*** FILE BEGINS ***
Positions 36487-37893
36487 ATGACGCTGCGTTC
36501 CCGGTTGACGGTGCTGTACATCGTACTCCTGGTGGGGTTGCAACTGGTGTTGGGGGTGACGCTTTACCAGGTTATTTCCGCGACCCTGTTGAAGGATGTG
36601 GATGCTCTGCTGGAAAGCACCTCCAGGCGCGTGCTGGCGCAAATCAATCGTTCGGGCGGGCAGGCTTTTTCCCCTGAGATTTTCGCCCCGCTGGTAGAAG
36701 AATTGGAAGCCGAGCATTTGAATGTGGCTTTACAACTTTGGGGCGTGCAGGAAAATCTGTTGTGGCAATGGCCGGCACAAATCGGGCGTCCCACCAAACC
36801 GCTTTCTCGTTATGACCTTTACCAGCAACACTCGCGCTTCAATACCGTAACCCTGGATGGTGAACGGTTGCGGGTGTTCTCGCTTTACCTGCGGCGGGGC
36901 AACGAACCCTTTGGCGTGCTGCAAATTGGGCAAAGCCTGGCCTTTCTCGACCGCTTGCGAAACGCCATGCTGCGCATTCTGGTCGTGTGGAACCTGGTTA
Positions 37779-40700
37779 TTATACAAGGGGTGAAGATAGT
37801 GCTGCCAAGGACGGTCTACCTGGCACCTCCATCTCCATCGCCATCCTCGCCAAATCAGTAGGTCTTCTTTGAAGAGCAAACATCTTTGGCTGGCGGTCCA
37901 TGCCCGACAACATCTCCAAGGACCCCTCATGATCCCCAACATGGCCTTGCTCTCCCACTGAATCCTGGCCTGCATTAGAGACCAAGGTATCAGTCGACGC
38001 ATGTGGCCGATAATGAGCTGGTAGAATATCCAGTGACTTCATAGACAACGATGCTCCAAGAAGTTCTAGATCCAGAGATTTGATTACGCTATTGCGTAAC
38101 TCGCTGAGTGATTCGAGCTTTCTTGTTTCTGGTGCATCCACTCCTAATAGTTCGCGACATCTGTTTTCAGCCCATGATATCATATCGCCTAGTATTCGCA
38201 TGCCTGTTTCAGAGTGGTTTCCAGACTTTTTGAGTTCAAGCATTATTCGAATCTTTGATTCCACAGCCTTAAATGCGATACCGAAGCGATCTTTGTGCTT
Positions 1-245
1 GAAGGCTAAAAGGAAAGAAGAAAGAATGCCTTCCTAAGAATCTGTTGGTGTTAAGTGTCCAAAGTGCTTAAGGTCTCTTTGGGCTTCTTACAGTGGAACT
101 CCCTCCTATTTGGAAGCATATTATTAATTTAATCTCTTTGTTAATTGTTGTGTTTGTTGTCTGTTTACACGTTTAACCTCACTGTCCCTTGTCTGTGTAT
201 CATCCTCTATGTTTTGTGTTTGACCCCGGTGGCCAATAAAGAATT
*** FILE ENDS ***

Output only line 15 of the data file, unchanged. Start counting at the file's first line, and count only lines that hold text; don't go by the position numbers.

Positions 1-245